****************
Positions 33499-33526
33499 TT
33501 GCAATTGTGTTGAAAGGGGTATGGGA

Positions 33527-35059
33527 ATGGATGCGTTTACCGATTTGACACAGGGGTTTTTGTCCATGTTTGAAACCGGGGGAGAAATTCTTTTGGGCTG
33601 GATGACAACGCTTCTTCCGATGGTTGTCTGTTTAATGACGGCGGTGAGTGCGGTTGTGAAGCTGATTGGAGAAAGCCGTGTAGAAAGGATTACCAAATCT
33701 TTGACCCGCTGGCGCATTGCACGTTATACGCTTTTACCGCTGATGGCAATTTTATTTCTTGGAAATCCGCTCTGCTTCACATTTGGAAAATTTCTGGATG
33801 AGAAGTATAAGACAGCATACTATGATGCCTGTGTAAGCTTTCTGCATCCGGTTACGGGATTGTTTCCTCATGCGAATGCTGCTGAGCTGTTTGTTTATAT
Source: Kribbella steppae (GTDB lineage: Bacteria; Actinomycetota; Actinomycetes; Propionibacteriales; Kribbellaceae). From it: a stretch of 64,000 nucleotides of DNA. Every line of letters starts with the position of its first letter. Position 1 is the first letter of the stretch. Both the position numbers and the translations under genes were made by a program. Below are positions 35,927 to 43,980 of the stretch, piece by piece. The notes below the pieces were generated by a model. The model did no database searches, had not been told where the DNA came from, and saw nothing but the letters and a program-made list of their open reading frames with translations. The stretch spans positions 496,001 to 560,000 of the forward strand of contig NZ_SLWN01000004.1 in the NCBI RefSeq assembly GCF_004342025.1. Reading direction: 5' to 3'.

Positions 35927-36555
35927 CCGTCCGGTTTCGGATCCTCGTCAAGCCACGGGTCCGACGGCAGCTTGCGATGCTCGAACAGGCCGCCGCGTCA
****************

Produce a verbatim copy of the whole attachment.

Positions 33499-33526
33499 TT
33501 GCAATTGTGTTGAAAGGGGTATGGGA

Positions 33527-35059
33527 ATGGATGCGTTTACCGATTTGACACAGGGGTTTTTGTCCATGTTTGAAACCGGGGGAGAAATTCTTTTGGGCTG
33601 GATGACAACGCTTCTTCCGATGGTTGTCTGTTTAATGACGGCGGTGAGTGCGGTTGTGAAGCTGATTGGAGAAAGCCGTGTAGAAAGGATTACCAAATCT
33701 TTGACCCGCTGGCGCATTGCACGTTATACGCTTTTACCGCTGATGGCAATTTTATTTCTTGGAAATCCGCTCTGCTTCACATTTGGAAAATTTCTGGATG
33801 AGAAGTATAAGACAGCATACTATGATGCCTGTGTAAGCTTTCTGCATCCGGTTACGGGATTGTTTCCTCATGCGAATGCTGCTGAGCTGTTTGTTTATAT
Source: Kribbella steppae (GTDB lineage: Bacteria; Actinomycetota; Actinomycetes; Propionibacteriales; Kribbellaceae). From it: a stretch of 64,000 nucleotides of DNA. Every line of letters starts with the position of its first letter. Position 1 is the first letter of the stretch. Both the position numbers and the translations under genes were made by a program. Below are positions 35,927 to 43,980 of the stretch, piece by piece. The notes below the pieces were generated by a model. The model did no database searches, had not been told where the DNA came from, and saw nothing but the letters and a program-made list of their open reading frames with translations. The stretch spans positions 496,001 to 560,000 of the forward strand of contig NZ_SLWN01000004.1 in the NCBI RefSeq assembly GCF_004342025.1. Reading direction: 5' to 3'.

Positions 35927-36555
35927 CCGTCCGGTTTCGGATCCTCGTCAAGCCACGGGTCCGACGGCAGCTTGCGATGCTCGAACAGGCCGCCGCGTCA